tude of personal problems, and complete concentration is difficult.

Throughout the latter 1930s, student enrollment in education at

Raiford comprised a small proportion of the state's total inmate population.

Most able-bodied inmates were sent to road camps and the rest were assigned

to prison industries. In 1939, out of a total inmate population of 3600,

445 inmates worked in the prison industrial shops at Raiford and Belle

Glade, and 180 participated in educational programs either as students or


The Davis Report

James Davis visited Raiford in 1939 on behalf of the Federal Prison

Industries Reorganization Administration in Washington, D.C. While at

Raiford, Davis inspected the industrial and educational activities at the

facility. At that time he was told the student body numbered about 180

whites, of whom one-half were enrolled in horticulture. Blacks attended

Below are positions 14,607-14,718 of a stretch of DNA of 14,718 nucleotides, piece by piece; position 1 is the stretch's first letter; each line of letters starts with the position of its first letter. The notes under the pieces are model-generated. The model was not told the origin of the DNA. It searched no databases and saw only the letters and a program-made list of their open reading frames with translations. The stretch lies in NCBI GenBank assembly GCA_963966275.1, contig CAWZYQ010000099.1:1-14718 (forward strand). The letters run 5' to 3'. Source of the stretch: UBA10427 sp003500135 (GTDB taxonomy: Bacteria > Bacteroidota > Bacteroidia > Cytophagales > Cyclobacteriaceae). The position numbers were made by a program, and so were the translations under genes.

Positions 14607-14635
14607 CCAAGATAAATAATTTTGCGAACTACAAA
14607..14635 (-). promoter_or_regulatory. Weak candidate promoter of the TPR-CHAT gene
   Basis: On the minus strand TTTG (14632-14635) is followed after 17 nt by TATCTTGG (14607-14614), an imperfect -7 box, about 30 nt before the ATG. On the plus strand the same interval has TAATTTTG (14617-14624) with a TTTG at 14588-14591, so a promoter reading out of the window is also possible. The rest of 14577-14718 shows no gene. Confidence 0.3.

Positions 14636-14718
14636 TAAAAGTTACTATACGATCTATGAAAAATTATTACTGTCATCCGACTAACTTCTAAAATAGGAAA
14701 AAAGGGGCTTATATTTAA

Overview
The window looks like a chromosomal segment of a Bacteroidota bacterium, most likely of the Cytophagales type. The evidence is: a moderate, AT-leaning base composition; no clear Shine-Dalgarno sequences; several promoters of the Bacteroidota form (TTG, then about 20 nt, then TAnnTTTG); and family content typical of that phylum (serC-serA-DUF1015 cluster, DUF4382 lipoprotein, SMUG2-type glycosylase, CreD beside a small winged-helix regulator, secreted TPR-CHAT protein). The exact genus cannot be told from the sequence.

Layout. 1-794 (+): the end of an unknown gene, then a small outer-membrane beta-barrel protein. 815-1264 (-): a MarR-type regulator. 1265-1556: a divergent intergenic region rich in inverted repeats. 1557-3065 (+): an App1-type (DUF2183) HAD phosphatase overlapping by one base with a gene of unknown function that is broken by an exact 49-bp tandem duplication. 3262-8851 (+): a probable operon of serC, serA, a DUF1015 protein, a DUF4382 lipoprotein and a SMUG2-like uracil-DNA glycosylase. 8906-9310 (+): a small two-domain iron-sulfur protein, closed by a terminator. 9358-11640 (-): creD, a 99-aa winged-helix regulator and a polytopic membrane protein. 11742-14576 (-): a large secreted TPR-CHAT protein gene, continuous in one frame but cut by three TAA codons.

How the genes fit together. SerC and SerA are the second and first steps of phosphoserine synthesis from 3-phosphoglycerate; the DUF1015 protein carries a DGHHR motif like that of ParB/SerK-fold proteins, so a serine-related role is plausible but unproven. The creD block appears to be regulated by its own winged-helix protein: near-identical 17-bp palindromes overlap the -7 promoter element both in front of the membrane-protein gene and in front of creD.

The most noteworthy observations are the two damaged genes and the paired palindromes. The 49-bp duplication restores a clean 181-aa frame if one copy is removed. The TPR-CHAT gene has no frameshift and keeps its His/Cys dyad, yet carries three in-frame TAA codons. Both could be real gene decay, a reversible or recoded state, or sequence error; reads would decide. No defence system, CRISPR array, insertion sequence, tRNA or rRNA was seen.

class separately at night, while women inmates were not offered any edu-

cation programs. Davis described the financing of inmate education in

Florida's state penal system:

It is particularly interesting to note that there is neither
direct legislative authority nor mandate that such educational
work should be undertaken. Mr. W. N. North, the educational
director, is on the administrative payroll, is assisted by inmate
teachers and is dependent on the personal efforts of the super-
intendent for the continuation of his program.21

Inmate attendance at the school was hampered because according to the law

only seventy-five grade one classified inmates were retained at the prison.

All others were used on the roads. As a result, the school was in danger

of being almost emptied. Davis was told that inmates were restricted to

six months of schooling at a time, following which they had to complete

another six months of work before being eligible again for more education.

Public school districts near Raiford Prison donated whatever text-

books and equipment they could spare. Nevertheless, an adequate supply of